Child support payments in Michigan are determined by a very specific formula, called the Michigan Child Support Formula. At The Kronzek Firm PLC, we use a special software to calculate the formula, so that are able to help our clients.
Because the formula is mandatory, there is very little room for negotiation in determining child support payments. However, as with most formulas and software, the outcome is determined by the information that is input.
How is Child Support Determined?
Michigan has its own Child Support Formula for calculating child support payments. The formula is extremely complex and changes every year, based on the annual Federal Income Tax tables. Changes in federal tax law also cause the formula to change. Some of the factors the formula takes into account are:
- The gross and net income of each parent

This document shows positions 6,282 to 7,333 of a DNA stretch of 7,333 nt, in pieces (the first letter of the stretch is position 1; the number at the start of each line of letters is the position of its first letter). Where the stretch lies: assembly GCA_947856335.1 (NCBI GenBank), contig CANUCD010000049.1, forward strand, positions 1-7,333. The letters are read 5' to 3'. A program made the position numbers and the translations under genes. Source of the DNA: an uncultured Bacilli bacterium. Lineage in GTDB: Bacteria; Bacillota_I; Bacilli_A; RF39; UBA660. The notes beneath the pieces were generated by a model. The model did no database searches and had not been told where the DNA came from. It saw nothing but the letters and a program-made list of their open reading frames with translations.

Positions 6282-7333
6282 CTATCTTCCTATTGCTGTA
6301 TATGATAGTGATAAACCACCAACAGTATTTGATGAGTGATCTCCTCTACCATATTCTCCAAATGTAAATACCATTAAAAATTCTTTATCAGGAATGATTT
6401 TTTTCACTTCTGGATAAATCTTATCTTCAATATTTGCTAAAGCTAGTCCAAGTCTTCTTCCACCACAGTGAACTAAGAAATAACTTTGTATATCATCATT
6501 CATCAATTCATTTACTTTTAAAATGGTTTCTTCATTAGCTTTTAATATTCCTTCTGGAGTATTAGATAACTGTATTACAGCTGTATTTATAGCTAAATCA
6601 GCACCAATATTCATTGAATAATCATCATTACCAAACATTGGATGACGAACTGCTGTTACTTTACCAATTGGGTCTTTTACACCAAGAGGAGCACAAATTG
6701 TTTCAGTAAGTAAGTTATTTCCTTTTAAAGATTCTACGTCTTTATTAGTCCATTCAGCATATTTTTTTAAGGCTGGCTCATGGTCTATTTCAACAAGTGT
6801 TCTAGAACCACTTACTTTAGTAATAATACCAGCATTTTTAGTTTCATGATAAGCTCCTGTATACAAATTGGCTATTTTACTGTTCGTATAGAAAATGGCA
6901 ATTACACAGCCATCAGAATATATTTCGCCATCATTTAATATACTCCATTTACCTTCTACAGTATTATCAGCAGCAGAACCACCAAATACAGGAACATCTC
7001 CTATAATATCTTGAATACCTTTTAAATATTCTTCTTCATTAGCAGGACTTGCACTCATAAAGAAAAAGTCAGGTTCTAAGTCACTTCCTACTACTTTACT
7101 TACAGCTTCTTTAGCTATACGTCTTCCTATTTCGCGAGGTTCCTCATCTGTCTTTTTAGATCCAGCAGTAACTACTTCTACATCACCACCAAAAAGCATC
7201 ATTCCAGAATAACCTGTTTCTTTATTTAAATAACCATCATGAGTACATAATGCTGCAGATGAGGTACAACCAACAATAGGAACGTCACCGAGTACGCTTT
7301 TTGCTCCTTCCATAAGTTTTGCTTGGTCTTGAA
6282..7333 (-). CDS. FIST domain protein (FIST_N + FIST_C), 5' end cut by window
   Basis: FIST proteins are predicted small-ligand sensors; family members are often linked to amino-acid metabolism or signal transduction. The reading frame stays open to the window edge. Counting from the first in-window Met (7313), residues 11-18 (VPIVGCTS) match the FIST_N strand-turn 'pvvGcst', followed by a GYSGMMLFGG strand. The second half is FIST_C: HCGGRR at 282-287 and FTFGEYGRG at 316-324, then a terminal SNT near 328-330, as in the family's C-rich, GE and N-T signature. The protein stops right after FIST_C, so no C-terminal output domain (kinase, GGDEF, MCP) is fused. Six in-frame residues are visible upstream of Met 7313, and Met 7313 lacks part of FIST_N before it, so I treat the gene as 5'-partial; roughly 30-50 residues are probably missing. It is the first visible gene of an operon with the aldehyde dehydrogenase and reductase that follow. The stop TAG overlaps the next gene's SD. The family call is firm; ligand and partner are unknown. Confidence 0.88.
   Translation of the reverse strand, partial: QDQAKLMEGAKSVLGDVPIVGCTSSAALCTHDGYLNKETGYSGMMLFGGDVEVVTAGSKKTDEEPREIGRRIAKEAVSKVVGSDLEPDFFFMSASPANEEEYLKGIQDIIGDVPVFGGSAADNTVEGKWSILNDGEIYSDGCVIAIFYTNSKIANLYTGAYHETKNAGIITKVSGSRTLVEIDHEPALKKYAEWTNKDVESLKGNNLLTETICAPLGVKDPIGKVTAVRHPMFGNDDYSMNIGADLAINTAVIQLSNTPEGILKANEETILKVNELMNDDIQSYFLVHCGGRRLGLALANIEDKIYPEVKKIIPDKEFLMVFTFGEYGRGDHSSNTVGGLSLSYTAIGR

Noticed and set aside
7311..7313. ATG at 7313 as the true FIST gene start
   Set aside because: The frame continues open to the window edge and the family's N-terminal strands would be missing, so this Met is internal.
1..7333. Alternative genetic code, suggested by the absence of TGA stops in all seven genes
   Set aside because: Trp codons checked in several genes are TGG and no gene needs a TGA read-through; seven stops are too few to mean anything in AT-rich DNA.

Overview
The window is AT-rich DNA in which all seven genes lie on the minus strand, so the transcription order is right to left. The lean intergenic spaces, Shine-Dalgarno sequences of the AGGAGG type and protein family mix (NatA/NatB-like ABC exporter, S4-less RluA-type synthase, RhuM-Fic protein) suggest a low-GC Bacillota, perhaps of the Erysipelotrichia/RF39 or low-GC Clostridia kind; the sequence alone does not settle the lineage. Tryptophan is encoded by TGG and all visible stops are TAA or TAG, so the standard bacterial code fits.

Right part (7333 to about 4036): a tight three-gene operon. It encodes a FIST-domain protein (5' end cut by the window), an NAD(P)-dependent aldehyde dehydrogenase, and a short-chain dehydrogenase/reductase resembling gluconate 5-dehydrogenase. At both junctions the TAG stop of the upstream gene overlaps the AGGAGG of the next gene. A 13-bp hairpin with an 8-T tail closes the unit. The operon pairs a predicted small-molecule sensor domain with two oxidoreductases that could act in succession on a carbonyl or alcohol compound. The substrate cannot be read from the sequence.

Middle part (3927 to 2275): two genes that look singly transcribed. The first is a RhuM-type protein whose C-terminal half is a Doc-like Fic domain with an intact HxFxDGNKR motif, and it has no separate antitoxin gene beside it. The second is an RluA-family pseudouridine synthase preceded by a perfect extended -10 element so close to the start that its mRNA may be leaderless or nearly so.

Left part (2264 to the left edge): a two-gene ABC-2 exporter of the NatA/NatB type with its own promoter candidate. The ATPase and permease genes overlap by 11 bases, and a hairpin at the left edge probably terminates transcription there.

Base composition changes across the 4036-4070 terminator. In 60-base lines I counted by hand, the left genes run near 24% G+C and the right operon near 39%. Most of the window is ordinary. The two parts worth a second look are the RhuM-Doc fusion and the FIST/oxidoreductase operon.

- The amount of mandatory deductions from each parent’s paycheck
- Cost of the child’s medical insurance and daycare
- The number of minor children involved in your case
- The division of parenting time between parents
- Income tax filing status of each parent
- Alimony being paid or received
- Other children for whom child support is being paid
- A variety of other factors
To calculate an employed parent’s income, W-2 forms and pay stubs are commonly used. Often, copies of the parents’ income tax returns are needed. It is a bit more difficult to calculate the incomes of self-employed people, 1099 employees, and unemployed people.
Still, the formula does provide provisions and directions for income calculations for those who are not traditionally employed.
Although the formula does take into account many factors, one of the things not taken into account are most expenses. It doesn’t account for rent, mortgage, other bills, care payments, or retirement account contributions. The idea is that your children should come before all else.